But when asked about barriers to reading more on devices, those with access to a dedicated eReader were half as likely to report eyestrain than tablet users.

This is probably because eReaders use electronic ink, specifically designed to mimic the appearance of print on paper, and studies have shown that they are perceived by adult users to be as readable as print. They reflect ambient light rather than emitting light. On the other hand, iPads use backlighting as a screen technology. They look very much like computer and video screens, and emit light waves which, as with other kinds of screens, has been associated with visual fatigue.

Perhaps the added dynamism and different eye-tracking movements required by linear media and gameplay allows users to ignore that tiredness more readily than when reading!

Review: ‘Words Onscreen’ by Naomi Baron

9780199315765Naomi Baron’s book Words Onscreen is an exploration into the changing nature of reading. With the increasing use of eReaders many people are forgoing paper books. With this change, Baron asserts, comes a change in how we read, with reading onscreen linked to surface rather than contemplative reading. Words Onscreen is not only a fascinating read, as it details the history and science behind reading, but also an important read as it contemplates the future of reading and the various contexts it may exist in.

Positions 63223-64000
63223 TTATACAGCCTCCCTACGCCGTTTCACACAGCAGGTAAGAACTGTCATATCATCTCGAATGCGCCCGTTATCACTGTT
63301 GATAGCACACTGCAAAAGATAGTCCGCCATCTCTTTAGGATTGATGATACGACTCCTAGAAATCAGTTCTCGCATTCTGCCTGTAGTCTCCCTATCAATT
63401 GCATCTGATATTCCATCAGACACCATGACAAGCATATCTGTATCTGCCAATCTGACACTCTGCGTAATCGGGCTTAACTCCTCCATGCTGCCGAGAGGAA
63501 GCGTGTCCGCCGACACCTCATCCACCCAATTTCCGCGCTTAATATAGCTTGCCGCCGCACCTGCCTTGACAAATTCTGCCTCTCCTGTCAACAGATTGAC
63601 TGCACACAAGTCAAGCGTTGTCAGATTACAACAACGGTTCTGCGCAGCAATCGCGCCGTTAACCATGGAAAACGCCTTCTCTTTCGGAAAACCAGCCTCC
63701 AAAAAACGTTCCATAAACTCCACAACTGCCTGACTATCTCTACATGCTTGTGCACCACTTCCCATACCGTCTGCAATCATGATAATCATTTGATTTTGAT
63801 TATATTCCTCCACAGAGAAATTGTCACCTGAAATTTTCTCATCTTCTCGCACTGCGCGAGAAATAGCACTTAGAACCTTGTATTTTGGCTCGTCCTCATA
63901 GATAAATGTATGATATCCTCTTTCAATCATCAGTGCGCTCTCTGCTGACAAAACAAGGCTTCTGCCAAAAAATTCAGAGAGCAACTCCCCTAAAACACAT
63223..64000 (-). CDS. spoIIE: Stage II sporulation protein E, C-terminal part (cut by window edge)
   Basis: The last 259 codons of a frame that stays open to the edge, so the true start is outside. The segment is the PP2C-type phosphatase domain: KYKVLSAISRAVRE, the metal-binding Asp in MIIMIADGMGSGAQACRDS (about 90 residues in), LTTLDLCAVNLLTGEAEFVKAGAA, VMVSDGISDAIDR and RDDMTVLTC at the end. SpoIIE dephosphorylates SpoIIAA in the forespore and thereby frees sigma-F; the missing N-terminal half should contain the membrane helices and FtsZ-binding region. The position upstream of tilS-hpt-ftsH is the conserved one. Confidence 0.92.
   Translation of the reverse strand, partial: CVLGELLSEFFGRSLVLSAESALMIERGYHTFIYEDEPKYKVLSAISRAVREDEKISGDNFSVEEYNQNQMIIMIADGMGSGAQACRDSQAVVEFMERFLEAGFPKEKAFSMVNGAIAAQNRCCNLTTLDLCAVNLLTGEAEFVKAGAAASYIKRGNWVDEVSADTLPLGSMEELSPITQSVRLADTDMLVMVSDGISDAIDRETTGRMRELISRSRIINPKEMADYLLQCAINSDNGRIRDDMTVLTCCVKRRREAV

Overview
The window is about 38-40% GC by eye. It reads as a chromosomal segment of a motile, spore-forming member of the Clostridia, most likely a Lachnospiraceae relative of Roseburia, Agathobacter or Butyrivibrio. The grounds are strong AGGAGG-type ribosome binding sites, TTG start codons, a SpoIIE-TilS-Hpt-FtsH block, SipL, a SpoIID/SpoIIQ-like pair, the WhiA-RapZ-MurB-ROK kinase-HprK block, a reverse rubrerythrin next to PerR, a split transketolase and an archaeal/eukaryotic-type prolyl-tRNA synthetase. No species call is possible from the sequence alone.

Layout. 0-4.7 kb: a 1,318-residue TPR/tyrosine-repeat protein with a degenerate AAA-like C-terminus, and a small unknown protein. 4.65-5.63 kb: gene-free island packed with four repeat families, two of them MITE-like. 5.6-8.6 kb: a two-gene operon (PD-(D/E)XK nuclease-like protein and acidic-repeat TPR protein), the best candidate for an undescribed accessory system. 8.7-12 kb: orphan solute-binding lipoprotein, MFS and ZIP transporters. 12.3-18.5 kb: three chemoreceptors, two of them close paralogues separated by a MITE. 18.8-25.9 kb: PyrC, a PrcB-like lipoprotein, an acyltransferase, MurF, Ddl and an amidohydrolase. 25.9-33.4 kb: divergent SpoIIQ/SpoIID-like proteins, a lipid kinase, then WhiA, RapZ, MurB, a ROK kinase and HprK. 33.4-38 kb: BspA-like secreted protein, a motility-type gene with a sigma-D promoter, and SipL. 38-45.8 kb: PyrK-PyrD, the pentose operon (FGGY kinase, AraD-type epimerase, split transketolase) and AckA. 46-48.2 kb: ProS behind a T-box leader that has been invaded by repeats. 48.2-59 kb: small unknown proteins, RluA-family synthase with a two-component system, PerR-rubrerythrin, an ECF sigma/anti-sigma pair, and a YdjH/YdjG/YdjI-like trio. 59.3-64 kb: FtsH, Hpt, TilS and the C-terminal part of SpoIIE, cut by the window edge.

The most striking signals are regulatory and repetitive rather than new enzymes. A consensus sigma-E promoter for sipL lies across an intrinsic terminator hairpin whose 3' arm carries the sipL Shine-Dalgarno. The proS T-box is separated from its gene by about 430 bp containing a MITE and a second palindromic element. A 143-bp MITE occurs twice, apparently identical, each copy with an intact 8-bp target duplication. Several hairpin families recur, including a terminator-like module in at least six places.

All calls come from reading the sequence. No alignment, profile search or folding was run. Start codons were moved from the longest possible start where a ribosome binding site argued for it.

Reading for pleasure is good for children’s brains

Dr Alice Sullivan talks about her UK research exploring the benefits of recreational reading for cognition.

She explains “Of the 17,000 members, 6,000 took a range of cognitive tests at age 16. We compared children from the same social backgrounds who achieved similar tested abilities at ages five and 10, and discovered that those who frequently read books at age 10 and more than once a week when they were 16 had higher test results than those who read less. In other words, reading for pleasure was linked to greater intellectual progress, both in vocabulary, spelling and mathematics. In fact, the impact was around four times greater than that of having a parent with a post-secondary degree.”

You can read more about her research here.